Edward Emmerson (1880-1918)
Sunderland born miner died from pneumonia in Belgium whilst serving with CEF
When Edward was born in Sunderland in 1880, his father Thomas was away from home working as an Able Seaman, leaving his wife Ellen at home with two year old Thomas and a new baby. The 1891 census shows that by that date Edward had three sisters, and his father had given up the sea and was working as a coal teamer; a cartman driving coal wagons from the trains down to the staithes and waiting colliers. Ten years later they still lived in the same house and Edward was a railway engine fireman.
At the end of 1903 Edward married Durham girl Elizabeth Hannah Gaddess and by the time of the next census in 1911 they had five sons and were living in Dunston whilst Edward was working as a coal miner.
On 1st July 1912 Edward arrived in Halifax, Nova Scotia having sailed from Liverpool aboard SS Pomeranian. He was bound for the coal mining town of Stellarton, Nova Scotia. He was followed three months later by Elizabeth, who travelled with the five boys from Glasgow to Quebec.
Edward enlisted in the Canadian Expeditionary Force (CEF) on 24th November 1914 as Private 69258 with “C” Company, 26th (New Brunswick) Battalion at St John, New Brunswick. He gave his wife as his next of kin and his employer as the Rothwell Coal Company of Minto, New Brunswick. The next month the Battalion was inspected by Sir Sam Hughes, the Minister of Militia.
In June 1915 the Battalion sailed on the SS Caledonia to Plymouth and were posted to East Sandling Camp, Hampshire where they were assigned to the 5th Infantry Brigade, 2nd Canadian Division. They were inspected in August by Bonar Law, Secretary of State for the Colonies, who had been born in New Brunswick, and the following month by King George V and Lord Kitchener of Khartoum. On 15th September 1915 they sailed from Folkestone to Boulogne and proceeded into Belgium, where they had an instructional tour of the trenches near Scherpenberg.
In April 1916 Private Emmerson was granted a weeks leave to the UK and he would have been able to visit his wife and seven sons who had returned to England on the SS Corsican in December 1915 to stay with family in Dunston. They returned to Canada in August 1917 and home to River Herbert, Nova Scotia.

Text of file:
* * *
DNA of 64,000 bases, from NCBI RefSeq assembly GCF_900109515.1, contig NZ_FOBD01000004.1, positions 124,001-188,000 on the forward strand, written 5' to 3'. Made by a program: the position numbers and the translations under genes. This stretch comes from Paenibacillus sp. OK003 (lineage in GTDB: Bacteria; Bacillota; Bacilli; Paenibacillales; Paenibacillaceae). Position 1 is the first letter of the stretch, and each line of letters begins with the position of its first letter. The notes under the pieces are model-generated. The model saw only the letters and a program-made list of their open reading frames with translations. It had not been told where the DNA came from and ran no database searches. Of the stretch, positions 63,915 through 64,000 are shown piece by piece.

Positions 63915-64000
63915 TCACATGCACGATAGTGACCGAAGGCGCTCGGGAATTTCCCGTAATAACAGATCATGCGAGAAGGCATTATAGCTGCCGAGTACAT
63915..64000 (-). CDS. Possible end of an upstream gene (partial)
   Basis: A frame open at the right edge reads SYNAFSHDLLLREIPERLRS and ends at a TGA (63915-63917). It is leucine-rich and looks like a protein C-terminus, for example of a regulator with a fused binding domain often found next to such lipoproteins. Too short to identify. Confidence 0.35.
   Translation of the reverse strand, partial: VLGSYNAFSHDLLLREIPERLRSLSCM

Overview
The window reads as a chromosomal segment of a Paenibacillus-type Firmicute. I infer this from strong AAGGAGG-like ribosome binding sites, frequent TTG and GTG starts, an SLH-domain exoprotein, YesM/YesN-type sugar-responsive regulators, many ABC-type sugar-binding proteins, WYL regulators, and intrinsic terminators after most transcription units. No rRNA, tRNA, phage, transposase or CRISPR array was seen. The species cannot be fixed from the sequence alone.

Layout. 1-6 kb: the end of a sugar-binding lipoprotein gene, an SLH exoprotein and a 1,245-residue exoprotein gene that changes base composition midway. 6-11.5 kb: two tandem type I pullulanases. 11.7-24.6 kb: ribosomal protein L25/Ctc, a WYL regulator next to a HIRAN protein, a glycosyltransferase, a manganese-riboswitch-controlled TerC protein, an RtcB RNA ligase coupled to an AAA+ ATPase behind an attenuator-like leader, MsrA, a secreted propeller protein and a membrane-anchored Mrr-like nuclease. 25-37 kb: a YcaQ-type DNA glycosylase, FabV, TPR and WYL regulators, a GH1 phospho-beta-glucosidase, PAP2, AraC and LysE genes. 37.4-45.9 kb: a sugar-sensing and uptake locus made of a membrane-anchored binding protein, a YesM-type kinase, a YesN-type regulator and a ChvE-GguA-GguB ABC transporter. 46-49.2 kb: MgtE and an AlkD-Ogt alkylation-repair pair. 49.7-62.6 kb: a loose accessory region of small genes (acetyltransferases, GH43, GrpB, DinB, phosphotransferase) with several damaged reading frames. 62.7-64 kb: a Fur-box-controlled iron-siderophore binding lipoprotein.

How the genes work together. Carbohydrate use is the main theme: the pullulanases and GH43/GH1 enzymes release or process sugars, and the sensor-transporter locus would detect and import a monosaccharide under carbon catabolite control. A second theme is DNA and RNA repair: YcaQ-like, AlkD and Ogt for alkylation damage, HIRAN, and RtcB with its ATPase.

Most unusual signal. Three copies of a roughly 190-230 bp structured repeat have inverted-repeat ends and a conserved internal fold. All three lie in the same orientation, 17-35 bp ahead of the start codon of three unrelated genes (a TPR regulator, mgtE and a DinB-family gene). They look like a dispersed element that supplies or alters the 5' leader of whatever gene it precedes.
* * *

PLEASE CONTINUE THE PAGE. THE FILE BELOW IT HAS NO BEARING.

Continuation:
Returning to the front line during fighting at Sugar Trench near Courcelette on about 16th September, Edward was wounded in the chest and right arm. He was evacuated to the stationary hospital at Doullens before being invalided to Rusthall VAD Hospital in Tunbridge Wells. After convalescence Edward was discharged from hospital at Category D in November 1916 and after two months was posted to the 1st Training Brigade, Hastings at Category A, fit for active service. After a relapse he was posted to the New Brunswick Regimental Depot and in May posted to the 13th Reserve Battalion at Shoreham.
Later that year, Edward volunteered to return to France and was posted to the 3rd Tunnelling Company as a Sapper. He joined them at Mount Sorrel in mid September 1917 where they were employed constructing deep underground facilities in the Ypres Salient.
At the end of January 1918, Sapper Emmerson was taken ill with pneumonia. He was admitted firstly to 2/3 East Lancs Field Amulance and then 3rd CCS, Remy Siding, south of Poperinghe, Belgium. He died there on 29th January 1918 and was buried the next day at Lijssenthoek Military Cemetery with the service conducted by Padre William L Archer.
Elizabeth and the boys returned to England in December 1919. They stayed with her brother in Dunston and in 1922 returned to River Hebert in Canada.
Civil Parish: Sunderland
Birth date: 09-Nov-1880
Death date: 29-Jan-1918
Armed force/civilian: Army
Residence: 10 Lucknow Street, Sunderland (1881 census)
43 Tower Street East, Sunderland (1891 census)
17 Wallace Street, Dunston (1911 census)
Employment: Railway engine fireman (1901 census)
Miner (1911 census)
Miner Rothwell Coal Company (enlistment papers)
Family: Parents: Thomas William Emmerson, Ellen Emmerson (nee McGinn)
Siblings: Thomas W Emmerson, ED, Mary Ellen Emmerson, Ada Emmerson, Ruth Emmerson
Wife: Elizabeth Hannah Emmerson (nee Gaddess)
Children: Edward Emmerson, John Thomas Emmerson, David Emmerson, George Emmerson, Andrew Emmerson, Henry Emmerson, Samuel Emmerson
26th (New Brunswick) Battalion Canadian Expeditionary Force (CEF)
13th Reserve Battalion CEF
3rd Tunnelling Company, Canadian Engineers
Medal(s): 1914/15 Star
British War Medal
Memorial(s): Buried in Lijssenthoek Military Cemetery, Belgium
Contributed by Jean Longstaff, Durham | Jim Busby, Canada
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